DEFINITION of Nontaxable Dividends
Nontaxable dividends are dividends from a mutual fund or some other regulated investment company that are not subject to taxes. These funds are often not taxed because they invest in municipal or other tax-exempt securities.
BREAKING DOWN Nontaxable Dividends
A mutual fund is an investment vehicle made up of a pool of money collected from many investors. Mutual funds invest in securities as stocks, bonds, money market instruments and other assets. Investors receive two types of earnings from mutual fund shares: dividends and interest from the securities held in the fund portfolio, or investment income, and capital gains that result from the for-profit sale of portfolio securities.
Investment income can be reinvested in the fund or paid in cash to the investor. Either way, it is taxable as ordinary income, depending on the investor's marginal tax bracket.
Not all dividends are subject to taxation, however. One common type of tax-exempt income is interest earned on municipal bonds, which are bonds issued by states and cities to raise funds for general operations or a specific project. When a taxpayer makes interest income on municipal bonds issued in their state of residence, the profit is exempt from both federal and state taxes.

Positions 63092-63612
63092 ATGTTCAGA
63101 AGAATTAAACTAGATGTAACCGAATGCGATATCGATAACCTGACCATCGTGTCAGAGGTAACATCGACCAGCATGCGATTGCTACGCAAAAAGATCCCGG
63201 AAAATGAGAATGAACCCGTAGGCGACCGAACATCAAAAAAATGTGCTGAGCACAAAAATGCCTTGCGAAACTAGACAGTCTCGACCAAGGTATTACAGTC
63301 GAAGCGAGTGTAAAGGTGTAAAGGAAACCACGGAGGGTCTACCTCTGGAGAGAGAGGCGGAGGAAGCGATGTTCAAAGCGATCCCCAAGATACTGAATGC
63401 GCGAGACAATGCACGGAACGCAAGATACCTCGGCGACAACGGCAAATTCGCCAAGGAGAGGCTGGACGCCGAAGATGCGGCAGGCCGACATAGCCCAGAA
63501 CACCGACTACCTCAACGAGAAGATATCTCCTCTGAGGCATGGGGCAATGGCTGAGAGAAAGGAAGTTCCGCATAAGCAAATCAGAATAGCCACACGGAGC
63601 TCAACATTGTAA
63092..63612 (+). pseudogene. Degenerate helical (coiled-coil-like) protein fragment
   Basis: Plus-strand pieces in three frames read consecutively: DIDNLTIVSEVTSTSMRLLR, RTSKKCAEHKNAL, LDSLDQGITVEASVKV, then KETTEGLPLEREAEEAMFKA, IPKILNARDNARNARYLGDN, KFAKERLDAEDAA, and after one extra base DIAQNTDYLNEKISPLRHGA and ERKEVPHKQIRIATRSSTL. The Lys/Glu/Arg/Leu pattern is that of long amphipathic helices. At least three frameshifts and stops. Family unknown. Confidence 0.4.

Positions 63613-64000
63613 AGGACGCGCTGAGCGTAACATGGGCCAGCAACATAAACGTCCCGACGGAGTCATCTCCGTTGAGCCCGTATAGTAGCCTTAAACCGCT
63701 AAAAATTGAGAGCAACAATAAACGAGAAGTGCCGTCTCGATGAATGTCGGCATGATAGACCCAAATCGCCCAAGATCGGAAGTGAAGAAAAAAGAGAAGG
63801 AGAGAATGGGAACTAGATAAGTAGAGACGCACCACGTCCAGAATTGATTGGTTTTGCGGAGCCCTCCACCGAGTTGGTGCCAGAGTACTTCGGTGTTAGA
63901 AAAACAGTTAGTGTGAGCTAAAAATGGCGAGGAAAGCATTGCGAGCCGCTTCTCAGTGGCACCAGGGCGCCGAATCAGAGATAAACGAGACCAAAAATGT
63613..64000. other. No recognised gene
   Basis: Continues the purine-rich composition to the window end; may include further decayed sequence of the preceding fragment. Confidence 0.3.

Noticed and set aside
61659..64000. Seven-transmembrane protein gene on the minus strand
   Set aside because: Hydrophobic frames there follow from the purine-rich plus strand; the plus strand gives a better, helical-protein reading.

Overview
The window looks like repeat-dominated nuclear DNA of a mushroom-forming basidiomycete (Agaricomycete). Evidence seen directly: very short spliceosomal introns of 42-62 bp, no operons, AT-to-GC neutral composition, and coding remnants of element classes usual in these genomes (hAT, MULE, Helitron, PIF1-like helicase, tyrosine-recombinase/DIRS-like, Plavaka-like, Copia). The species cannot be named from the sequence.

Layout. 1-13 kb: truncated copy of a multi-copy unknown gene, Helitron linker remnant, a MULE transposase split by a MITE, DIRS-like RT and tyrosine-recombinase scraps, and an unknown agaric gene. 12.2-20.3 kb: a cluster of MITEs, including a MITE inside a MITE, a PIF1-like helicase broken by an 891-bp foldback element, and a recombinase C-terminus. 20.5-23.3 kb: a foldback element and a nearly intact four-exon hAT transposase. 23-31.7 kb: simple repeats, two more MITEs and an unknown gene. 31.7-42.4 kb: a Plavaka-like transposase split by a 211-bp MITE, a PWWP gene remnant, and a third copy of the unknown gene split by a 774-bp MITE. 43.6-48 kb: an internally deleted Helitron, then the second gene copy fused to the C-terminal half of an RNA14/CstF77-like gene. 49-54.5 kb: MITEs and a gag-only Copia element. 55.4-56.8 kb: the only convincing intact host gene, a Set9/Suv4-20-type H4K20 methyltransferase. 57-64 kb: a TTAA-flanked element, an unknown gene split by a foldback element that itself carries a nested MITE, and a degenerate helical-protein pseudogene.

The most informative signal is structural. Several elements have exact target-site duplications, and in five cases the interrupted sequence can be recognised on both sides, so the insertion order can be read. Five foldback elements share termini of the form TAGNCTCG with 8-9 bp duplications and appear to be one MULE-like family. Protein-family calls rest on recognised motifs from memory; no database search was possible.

A mutual fund must invest more than 50 percent of its capital into tax-exempt investments for its dividends to be classified as nontaxable.
Municipal bonds (or “munis” for short) are debt securities issued by states, cities, counties and other government entities to fund day-to-day obligations and to finance capital projects such as building schools, highways or sewer systems. By purchasing municipal bonds, you are in effect lending money to the bond issuer in exchange for a promise of regular interest payments, usually semi-annually, and the return of the original investment, or “principal.” A municipal bond’s maturity date (the date when the issuer of the bond repays the principal) may be years in the future. Short-term bonds mature in one to three years, while long-term bonds won’t mature for more than a decade.
Generally, the interest on municipal bonds is exempt from federal income tax. The interest may also be exempt from state and local taxes if you reside in the state where the bond is issued. Bond investors typically seek a steady stream of income payments and, compared with stock investors, may be more risk-averse and more focused on preserving, rather than increasing, wealth. Given the tax benefits, the interest rate for municipal bonds is usually lower than on taxable fixed-income securities such as corporate bonds.